|, Helen Hunt, 1830-1885|
|Title||A Century of Dishonor
A Sketch of the United States Government’s Dealings with Some of the Indian Tribes
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An excerpt on one of a number of massacres:
“One day Johnson concluded to go down into Sonora on a spree, as was occasionally the way with mountain-men. He there saw the Governor of Sonora, who, knowing that he had the confidence of the Indians, offered him an ounce of gold for every Apache scalp he would bring him. The bargain was struck. Johnson procured a small mountain howitzer, and then, with supplies for his party, returned to his camp. Previous to entering it he loaded his howitzer with a quantity of bullets. On approaching the valley he was met by the Indians, who joyfully welcomed him back, and proceeded at once to prepare the usual feast. While they were boiling and roasting their venison and bear meat, and were gathered in a small group around the fire, laughing and chatting in anticipation of the pleasure they expected in entertaining their guests, Johnson told those of his party who had remained behind of the offer of the governor, and with such details of temptation as easily overcame any scruples such men might have.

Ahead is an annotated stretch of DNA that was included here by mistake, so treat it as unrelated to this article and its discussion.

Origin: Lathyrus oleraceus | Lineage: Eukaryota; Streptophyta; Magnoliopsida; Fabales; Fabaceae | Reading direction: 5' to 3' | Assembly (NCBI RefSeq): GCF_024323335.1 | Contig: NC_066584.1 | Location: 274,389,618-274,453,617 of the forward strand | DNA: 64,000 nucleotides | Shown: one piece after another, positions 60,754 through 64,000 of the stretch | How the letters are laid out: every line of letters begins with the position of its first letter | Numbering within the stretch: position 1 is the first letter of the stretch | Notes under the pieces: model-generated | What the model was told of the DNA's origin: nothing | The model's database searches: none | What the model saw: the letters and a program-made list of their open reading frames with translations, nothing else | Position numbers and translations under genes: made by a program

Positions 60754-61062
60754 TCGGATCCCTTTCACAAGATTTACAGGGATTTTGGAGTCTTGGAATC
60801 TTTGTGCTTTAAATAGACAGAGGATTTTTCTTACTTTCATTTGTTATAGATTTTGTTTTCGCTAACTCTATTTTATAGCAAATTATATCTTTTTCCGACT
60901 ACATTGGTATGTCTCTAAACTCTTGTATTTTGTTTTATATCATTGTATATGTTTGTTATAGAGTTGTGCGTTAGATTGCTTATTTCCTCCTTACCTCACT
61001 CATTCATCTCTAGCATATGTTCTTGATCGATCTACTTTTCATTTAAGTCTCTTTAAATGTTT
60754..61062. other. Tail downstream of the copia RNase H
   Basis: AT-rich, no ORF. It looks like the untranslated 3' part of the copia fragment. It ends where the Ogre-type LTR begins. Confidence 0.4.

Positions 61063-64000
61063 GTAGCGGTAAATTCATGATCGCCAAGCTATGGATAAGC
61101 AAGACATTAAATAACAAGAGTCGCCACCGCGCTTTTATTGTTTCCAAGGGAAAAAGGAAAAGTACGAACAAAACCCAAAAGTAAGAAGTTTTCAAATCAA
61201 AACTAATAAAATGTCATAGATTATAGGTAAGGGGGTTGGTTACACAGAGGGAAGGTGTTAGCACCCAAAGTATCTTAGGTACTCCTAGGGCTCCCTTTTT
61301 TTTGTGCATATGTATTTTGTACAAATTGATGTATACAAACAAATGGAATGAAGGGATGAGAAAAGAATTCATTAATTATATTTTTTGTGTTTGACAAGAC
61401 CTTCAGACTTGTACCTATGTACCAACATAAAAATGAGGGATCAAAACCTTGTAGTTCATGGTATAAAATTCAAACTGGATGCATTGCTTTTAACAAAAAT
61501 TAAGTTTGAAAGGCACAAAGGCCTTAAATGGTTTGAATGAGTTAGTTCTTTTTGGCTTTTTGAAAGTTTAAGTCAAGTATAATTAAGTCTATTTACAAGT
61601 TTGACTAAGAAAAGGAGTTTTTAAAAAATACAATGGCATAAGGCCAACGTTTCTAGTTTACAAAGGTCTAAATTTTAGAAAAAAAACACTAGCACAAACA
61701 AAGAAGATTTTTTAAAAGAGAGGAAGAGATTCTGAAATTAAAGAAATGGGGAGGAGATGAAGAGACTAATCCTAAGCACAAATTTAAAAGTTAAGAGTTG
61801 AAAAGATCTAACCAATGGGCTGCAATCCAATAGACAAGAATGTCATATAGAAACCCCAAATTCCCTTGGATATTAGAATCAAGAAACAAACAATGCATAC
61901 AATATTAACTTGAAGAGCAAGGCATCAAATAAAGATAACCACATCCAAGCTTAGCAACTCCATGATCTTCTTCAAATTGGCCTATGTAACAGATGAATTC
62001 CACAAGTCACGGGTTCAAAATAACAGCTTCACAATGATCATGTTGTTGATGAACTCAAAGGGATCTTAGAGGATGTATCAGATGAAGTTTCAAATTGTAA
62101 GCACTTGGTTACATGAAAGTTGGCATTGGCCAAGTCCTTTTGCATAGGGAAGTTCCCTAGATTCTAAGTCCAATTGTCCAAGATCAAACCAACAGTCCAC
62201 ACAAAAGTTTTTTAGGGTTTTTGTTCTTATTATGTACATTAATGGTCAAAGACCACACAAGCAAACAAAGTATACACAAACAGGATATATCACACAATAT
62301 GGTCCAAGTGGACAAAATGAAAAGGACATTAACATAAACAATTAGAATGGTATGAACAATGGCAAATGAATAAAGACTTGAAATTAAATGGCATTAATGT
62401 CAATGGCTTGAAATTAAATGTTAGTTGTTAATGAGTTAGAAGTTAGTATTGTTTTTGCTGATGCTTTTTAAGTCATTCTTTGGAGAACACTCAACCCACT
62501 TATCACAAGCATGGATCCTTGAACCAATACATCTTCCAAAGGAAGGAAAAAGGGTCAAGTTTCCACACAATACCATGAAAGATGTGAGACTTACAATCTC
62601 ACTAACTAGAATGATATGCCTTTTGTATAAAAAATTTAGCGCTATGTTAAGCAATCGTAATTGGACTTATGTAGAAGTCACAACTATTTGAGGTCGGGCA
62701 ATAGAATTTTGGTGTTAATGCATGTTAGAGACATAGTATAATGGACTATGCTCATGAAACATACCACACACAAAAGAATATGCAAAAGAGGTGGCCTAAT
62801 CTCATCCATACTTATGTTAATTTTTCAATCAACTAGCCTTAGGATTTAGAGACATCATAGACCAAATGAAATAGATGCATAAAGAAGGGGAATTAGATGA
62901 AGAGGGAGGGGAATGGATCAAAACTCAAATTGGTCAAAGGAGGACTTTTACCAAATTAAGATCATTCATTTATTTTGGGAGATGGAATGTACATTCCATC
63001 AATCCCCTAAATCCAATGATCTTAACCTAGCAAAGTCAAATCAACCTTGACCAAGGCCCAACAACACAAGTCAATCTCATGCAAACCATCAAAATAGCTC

“As they were all armed with rifles, which were always in hand day and night, together with pistols in belt, they needed no preparation. The howitzer, which the Indians might have supposed to be a small keg of whiskey, was placed on the ground and pointed at the group of warriors, squaws, and little children round the fire, watching the roasting meal.
“While they were thus engaged, with hearts full of kindly feelings toward their white friends, Johnson gave the signal. The howitzer was discharged, sending its load of bullets scattering and tearing through the mass of miserable human beings, and nearly all who were not stricken down were shot by the rifles. A very few succeeded in escaping into the ravine, and fled over the dividing ridge into the northern valleys, where they met others of their tribe, to whom they told the horrible story.